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The clip loops, echoing in the pool on a seven-second delay. I watched it over and over again, then turned and listened to the other visitors’ voices echoing in the pool (French, English, German, no Russians) along with Oppenheimer’s indistinct murmuring, which followed me along the corridor and out into the air. The seven-second echo/delay was everything, because it is cyclic. However optimistically WitteVeen’s personal cosmology and morality may circle back to the dance of fire in the film as a life-giving force, an alternative reading would be a big-bang style creation and destruction by which the same fire, the divine arrow of the Sanskrit epic, obliterates everything.

WitteVeen, who lives part-time in Sagaponack in The Hamptons, has collaborated with Watermill Center’s Robert Wilson, whose opera “Einstein on the Beach” is canonic, on a project called “Sacred Sister.” The week I returned to the East End from Berlin, I was reminded that Albert Einstein had walked right by my house on the North Fork to send a letter from the Peconic post office that attested to the viability of a weaponized nuclear explosion.

The thunderous finale to the three-part operatic Whiteout installation at Wünsdorfcame after a brief walk along the overgrown paths of the military base to a parade ground over which the last remaining statue of Lenin on German soil presides. WitteVeen had surrounded the base of the column with 26 tons of asphalt, churned in a convulsive and cracked manner that unsettled the viewer even further than the mind-numbing casualty figures surrounding the base.

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"Whiteout" by Bettina WitteVeen, Installation View, 2018. Artwork © Bettina WitteVeen. Photography by Keming Liu. Courtesy of the artist.

"Whiteout" by Bettina WitteVeen, Installation View, 2018. Artwork © Bettina WitteVeen. Photography by Keming Liu. Courtesy of the artist.

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I could not get beyond certain details in the works behind the barbed wire that wrapped the column, such as the bare hands of women shoveling snow. My eyes passed back and forth from these works to the setting: clouds scudding overhead past a stopped clock and a pole with no flags flying at that time. A severe chain-link fence kept us, the art tourists, separate from the off-limits areas of the compound. After the Oppenheimer film, the correlation to the nuclear-scale devastation of 1917, not just in Russia but across Europe, was potent, and the cynicism of autocracy fouled the air.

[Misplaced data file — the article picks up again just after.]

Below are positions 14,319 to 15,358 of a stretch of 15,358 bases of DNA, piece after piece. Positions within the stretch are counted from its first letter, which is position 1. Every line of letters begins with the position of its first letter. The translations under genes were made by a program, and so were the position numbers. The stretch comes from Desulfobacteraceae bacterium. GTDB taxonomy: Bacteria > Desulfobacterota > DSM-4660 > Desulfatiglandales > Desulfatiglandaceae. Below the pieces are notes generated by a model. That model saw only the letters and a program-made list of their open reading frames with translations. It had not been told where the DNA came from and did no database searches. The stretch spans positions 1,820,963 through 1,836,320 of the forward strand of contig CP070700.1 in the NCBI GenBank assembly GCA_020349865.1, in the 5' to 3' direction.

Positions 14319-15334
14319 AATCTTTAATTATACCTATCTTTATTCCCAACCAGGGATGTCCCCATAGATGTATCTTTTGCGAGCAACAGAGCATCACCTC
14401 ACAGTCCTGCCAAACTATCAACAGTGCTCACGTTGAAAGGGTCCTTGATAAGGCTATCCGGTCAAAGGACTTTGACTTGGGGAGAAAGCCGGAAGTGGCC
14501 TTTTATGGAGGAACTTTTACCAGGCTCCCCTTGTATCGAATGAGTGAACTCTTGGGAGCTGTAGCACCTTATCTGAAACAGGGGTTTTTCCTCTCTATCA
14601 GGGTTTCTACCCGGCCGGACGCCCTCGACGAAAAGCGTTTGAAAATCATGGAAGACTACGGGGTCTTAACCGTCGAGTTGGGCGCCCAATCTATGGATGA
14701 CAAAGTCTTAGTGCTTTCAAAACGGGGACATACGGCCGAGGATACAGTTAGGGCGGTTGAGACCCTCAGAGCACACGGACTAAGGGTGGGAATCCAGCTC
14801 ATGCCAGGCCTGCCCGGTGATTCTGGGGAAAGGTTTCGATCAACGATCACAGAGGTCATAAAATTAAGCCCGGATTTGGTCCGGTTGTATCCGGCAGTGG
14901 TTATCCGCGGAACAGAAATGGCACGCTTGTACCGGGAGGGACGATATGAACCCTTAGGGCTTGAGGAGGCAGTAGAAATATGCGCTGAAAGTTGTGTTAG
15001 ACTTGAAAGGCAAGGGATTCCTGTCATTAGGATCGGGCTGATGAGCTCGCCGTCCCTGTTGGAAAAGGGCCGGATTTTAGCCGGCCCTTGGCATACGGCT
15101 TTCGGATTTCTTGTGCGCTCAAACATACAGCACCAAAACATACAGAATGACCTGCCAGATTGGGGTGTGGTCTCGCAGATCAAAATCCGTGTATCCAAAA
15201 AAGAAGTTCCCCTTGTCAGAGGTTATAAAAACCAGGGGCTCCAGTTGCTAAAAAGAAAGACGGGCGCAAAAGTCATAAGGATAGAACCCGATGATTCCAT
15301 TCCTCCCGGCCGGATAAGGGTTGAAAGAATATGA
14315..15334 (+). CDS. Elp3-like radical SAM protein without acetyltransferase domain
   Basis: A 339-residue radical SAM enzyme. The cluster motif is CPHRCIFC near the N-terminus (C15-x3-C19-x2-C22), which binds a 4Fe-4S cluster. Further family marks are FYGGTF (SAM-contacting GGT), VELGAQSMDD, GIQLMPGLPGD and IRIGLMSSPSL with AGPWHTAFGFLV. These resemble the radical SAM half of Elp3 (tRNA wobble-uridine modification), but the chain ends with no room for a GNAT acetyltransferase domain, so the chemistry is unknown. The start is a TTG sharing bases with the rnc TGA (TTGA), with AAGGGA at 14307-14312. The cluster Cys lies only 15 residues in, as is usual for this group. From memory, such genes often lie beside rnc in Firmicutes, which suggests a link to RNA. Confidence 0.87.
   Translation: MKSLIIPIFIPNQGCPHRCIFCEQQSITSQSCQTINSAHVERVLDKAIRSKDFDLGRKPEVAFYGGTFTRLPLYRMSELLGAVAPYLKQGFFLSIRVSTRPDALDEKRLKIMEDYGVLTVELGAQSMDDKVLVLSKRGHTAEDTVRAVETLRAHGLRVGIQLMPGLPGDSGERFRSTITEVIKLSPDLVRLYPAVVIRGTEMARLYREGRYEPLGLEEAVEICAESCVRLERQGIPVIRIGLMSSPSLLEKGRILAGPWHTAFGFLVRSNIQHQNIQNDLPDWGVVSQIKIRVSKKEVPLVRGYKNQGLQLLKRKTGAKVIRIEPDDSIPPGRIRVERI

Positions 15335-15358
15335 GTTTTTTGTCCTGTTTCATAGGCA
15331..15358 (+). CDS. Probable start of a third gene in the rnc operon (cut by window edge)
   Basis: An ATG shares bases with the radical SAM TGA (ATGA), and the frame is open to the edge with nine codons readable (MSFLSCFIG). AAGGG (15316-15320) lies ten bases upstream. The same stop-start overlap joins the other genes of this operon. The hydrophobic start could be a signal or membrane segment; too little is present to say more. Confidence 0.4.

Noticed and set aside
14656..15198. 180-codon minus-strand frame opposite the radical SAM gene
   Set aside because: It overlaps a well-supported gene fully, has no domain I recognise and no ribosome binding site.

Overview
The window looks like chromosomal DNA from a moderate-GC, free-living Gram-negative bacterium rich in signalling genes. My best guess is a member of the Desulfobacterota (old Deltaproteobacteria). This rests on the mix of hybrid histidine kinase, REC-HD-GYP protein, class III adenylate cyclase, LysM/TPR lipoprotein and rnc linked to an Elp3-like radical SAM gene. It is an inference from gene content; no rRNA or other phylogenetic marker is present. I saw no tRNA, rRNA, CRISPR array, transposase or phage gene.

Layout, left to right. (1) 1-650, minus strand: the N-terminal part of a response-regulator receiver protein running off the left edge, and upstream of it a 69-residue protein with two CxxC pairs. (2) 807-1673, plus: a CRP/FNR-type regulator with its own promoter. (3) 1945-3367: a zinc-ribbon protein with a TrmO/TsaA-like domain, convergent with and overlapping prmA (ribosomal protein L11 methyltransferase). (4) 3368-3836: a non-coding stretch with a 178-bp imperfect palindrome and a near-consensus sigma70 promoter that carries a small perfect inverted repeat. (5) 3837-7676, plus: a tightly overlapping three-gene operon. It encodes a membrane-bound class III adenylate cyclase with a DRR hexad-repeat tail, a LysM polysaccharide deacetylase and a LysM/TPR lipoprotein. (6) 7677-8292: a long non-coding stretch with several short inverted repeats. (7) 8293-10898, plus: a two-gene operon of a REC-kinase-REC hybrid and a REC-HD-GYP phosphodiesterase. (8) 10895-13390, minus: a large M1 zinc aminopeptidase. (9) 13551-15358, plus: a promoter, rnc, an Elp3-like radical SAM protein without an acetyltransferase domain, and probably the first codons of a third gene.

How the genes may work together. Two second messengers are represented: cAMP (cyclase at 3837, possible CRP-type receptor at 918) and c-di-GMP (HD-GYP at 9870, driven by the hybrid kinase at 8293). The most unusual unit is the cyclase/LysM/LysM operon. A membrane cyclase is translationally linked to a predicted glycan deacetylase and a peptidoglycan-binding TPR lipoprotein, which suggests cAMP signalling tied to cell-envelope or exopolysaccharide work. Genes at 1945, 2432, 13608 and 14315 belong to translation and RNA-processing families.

According to the artist, this part of the installation was much less popular with West Berliners than with those who had lived under Communism in the East. Along with the recognition of the grievous perversion of brilliant mathematical and scientific minds being turned to destructive ends, the installation yielded the disgusting realization that sculptors and painters were compelled to turn their skills to propaganda in the creation of monuments of this kind all over China, Russia, Cuba and North Korea, where they remain so common that they do not even excite curiosity in the way that this remnant of the regime did.

The experience of the installation was not designed to end on such a note of pessimism. Cycling back to the film, and its beautiful evocation of the way fire emerges from the darkness, visitors were encouraged to view cosmic history in terms of rebirth.

Andre Malraux concluded “Museum Without Walls,” which similarly used photography to outline the visionary company of global culture, with this paean to the limitless that WitteVeen so marvelously opened to viewers of Whiteout as well: “It is the song of metamorphosis, and no one before us has heard it—the song in which esthetics, dreams, and even religions are no longer more than librettos to an inexhaustible music.”

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BASIC FACTS: Götterfunken fire drowned the Erlkönig: whiteout, a temporary installation by Bettina WitteVeen, was presented June 16 to July 1, 2018 in the deserted Soviet military camp at Wünsdorf, Germany.

From October 28 to November 25, 2018, II.II.I8 Dämmerung, an installation by Bettina WitteVeen commemorating the centenary of the end of the First World War, will be on view at the Kaiser Wilhelm Memorial Church, Breitscheidplatz, 10789, Berlin, Germany. www.Bettinawitteveen.com

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Copyright 2018 Hamptons Art Hub LLC. All rights reserved.